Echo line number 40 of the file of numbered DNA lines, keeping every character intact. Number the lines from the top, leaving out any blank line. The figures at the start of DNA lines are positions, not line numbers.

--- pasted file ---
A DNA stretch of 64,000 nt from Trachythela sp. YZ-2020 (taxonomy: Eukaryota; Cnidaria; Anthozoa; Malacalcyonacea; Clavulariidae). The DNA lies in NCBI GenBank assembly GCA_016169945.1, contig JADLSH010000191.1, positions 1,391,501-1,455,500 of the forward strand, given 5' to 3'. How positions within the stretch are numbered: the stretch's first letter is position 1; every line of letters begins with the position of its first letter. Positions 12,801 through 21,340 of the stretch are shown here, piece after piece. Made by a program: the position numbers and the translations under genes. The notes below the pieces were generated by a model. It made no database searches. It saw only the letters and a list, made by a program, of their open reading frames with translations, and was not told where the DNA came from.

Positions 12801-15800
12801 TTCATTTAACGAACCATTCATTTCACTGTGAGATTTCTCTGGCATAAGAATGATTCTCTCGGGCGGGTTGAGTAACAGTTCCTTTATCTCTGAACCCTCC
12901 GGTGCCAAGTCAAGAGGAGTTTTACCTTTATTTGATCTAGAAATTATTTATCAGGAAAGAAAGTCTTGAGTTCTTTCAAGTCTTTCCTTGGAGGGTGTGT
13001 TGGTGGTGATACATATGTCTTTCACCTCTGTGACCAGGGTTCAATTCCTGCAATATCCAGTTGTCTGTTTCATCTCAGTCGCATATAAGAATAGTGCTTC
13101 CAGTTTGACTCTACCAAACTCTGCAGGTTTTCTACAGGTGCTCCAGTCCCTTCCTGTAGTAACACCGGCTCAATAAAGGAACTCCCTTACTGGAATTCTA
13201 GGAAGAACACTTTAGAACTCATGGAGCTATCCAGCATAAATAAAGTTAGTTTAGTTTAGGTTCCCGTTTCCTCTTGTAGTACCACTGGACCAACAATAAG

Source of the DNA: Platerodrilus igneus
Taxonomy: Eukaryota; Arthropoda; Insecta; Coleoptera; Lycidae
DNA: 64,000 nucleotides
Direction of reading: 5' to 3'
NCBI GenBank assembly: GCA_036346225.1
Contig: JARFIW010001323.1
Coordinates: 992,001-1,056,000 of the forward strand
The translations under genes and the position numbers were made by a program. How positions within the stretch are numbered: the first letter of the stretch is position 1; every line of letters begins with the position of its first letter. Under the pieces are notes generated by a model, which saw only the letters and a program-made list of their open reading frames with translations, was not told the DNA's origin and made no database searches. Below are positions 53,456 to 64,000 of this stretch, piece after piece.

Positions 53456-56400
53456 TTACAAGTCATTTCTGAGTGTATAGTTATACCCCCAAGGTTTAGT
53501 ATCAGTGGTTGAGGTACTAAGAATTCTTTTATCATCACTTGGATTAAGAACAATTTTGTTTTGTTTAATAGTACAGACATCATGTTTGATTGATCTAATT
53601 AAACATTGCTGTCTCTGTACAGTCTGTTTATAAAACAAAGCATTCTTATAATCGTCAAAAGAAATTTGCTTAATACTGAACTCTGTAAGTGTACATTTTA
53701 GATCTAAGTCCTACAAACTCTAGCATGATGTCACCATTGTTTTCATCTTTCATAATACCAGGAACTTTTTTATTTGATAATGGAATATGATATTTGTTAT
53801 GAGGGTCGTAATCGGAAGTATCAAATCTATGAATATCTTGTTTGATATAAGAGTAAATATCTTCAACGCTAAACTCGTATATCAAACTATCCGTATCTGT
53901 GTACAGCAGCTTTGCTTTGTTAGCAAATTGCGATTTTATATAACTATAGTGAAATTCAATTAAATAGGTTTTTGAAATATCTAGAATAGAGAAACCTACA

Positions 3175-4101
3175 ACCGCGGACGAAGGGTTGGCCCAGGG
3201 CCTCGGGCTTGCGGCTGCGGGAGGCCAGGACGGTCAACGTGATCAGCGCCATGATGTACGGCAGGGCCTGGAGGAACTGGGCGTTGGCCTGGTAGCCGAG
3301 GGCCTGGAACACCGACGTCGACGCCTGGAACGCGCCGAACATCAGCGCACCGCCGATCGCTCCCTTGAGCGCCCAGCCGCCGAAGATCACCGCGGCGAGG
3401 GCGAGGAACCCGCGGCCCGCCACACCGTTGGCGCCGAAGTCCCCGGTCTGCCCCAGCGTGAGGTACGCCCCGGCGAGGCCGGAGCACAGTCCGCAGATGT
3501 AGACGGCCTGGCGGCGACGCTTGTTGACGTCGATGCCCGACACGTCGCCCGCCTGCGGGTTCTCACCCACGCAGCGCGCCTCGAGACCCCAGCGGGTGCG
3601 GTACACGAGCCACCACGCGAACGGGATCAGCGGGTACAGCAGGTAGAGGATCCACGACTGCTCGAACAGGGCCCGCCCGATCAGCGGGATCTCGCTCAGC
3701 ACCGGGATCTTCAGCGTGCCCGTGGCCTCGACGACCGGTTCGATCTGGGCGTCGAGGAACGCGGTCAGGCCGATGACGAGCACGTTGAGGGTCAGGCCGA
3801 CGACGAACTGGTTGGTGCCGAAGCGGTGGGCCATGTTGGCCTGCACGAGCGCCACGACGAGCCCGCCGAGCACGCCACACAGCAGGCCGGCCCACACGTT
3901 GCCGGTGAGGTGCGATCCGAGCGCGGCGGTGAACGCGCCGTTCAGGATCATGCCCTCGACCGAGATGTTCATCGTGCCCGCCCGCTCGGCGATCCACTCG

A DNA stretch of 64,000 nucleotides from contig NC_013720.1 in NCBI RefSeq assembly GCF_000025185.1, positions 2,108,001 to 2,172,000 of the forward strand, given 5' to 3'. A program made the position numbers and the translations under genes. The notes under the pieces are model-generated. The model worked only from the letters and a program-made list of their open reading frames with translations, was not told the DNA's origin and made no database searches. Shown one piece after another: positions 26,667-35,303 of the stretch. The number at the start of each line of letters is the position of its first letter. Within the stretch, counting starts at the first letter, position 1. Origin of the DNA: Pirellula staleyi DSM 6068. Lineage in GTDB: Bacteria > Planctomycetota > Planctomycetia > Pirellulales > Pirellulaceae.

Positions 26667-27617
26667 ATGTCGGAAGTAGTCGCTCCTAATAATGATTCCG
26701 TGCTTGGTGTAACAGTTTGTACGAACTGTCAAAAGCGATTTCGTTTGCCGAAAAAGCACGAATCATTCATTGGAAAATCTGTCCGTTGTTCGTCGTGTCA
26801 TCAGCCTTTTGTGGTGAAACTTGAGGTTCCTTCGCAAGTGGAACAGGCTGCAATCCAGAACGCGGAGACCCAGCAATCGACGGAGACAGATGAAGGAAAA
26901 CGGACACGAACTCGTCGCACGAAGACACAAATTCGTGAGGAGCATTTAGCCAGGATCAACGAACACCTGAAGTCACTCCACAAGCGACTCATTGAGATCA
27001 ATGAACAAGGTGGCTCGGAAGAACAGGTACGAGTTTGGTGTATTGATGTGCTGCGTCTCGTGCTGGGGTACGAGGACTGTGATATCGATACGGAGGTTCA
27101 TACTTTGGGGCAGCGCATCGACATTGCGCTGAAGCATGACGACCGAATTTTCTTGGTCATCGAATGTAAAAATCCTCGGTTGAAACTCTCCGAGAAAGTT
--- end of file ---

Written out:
27101 TACTTTGGGGCAGCGCATCGACATTGCGCTGAAGCATGACGACCGAATTTTCTTGGTCATCGAATGTAAAAATCCTCGGTTGAAACTCTCCGAGAAAGTT